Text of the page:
Investigations by Animals Australia in 2004 and 2011 at "The Wool Factory" — a wool factory farm in Victoria — revealed more than a thousand sheep being confined in sheds in tiny individual pens in order to produce 'ultra-fine wool' for high end fashion garments such as suits. Investigators documented sheep chewing on the wooden slats and strands of wire of their pens due to stress, frustration and boredom. These animals can endure this solitary confinement for some 5 or 6 miserable years.
A 2009 scientific study at this factory farm found that the majority of observed sheep displayed behaviours commonly perceived as 'stereotypies', abnormal behaviours such as head butting or nosing and chewing pen fixtures, pacing and pawing. Sheep would usually graze in a paddock most of the day with their flock; instead, as in other intensive animal industries, in these 'factory sheds' their behavioural and social needs are ignored.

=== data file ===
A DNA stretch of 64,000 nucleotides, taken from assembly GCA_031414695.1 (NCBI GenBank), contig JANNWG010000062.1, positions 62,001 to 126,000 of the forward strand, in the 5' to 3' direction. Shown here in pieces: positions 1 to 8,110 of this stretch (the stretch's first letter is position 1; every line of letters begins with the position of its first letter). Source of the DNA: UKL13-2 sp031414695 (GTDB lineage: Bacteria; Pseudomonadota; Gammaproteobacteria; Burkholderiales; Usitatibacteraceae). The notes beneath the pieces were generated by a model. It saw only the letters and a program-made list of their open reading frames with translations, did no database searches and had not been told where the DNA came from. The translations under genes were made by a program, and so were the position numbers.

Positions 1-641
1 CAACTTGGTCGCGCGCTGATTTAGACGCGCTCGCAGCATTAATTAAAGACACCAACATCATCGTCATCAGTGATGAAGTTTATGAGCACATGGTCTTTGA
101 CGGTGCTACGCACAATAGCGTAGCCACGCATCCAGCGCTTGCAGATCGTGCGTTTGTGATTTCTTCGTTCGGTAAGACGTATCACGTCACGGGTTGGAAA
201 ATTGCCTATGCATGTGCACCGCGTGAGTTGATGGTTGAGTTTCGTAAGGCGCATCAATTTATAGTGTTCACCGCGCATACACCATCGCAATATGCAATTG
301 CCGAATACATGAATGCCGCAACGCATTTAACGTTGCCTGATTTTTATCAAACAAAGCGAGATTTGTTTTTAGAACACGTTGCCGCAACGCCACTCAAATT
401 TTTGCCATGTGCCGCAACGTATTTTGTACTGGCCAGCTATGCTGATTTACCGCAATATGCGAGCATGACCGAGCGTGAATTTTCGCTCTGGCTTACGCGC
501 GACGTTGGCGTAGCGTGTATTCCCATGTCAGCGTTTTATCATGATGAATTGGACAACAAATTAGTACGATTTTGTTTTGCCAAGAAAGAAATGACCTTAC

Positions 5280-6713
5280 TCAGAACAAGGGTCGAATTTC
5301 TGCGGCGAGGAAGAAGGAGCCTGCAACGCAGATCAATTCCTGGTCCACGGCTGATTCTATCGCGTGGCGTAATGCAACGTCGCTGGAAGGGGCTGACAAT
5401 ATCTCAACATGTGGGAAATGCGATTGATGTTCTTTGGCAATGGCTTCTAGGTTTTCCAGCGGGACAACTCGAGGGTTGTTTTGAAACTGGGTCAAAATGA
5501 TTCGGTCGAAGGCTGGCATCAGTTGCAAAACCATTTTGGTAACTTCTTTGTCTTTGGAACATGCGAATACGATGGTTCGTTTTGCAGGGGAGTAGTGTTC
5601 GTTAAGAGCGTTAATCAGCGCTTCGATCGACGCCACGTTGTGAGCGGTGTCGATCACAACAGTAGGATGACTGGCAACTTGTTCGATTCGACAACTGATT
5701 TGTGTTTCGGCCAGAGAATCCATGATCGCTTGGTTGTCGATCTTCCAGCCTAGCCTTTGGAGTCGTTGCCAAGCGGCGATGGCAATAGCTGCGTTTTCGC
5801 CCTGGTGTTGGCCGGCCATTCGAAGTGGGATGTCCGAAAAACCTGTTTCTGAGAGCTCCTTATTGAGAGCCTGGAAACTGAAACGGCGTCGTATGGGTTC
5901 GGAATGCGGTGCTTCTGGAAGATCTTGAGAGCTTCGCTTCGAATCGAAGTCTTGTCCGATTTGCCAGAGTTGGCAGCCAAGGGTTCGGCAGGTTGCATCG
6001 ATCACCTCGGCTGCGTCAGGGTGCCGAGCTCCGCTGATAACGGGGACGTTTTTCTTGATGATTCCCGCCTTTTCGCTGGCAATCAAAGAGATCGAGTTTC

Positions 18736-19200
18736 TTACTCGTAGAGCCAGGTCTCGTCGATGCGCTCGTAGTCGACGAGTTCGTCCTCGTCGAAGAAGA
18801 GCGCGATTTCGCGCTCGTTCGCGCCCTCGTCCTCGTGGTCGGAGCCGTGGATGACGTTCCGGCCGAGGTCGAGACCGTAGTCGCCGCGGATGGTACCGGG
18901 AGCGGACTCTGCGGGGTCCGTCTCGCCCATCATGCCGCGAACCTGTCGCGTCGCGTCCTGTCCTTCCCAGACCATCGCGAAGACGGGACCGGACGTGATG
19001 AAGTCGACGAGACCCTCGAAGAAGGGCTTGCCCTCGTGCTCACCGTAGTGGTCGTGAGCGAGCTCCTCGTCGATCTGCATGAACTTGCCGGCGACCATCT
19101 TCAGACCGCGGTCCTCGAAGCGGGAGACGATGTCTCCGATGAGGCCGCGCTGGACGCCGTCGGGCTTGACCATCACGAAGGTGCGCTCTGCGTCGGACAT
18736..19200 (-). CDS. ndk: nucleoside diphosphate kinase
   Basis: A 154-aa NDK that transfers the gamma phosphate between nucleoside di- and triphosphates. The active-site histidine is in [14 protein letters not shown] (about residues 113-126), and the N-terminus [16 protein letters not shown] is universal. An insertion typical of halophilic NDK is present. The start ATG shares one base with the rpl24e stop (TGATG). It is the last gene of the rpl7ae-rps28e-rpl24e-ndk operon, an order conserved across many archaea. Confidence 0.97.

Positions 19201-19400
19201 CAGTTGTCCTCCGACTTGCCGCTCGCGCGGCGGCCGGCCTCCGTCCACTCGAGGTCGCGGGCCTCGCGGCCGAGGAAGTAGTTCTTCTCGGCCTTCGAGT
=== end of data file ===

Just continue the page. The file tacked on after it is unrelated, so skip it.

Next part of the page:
In December 2011, The Wool Factory announced that ultra-fine wool was no longer viable, and so they would be ceasing production of ultra-fine wool and selling all their sheep by June 2012. As of April 2013, there are no known single pen shed sheep operations left in Australia. While this is positive news, the practice is not yet outlawed and sheep could be made to suffer in this way again if an operator decides it is economically viable.
Please help us protect sheep from suffering this fate by calling on the Victorian Government to ban all wool production that confines sheep indoors.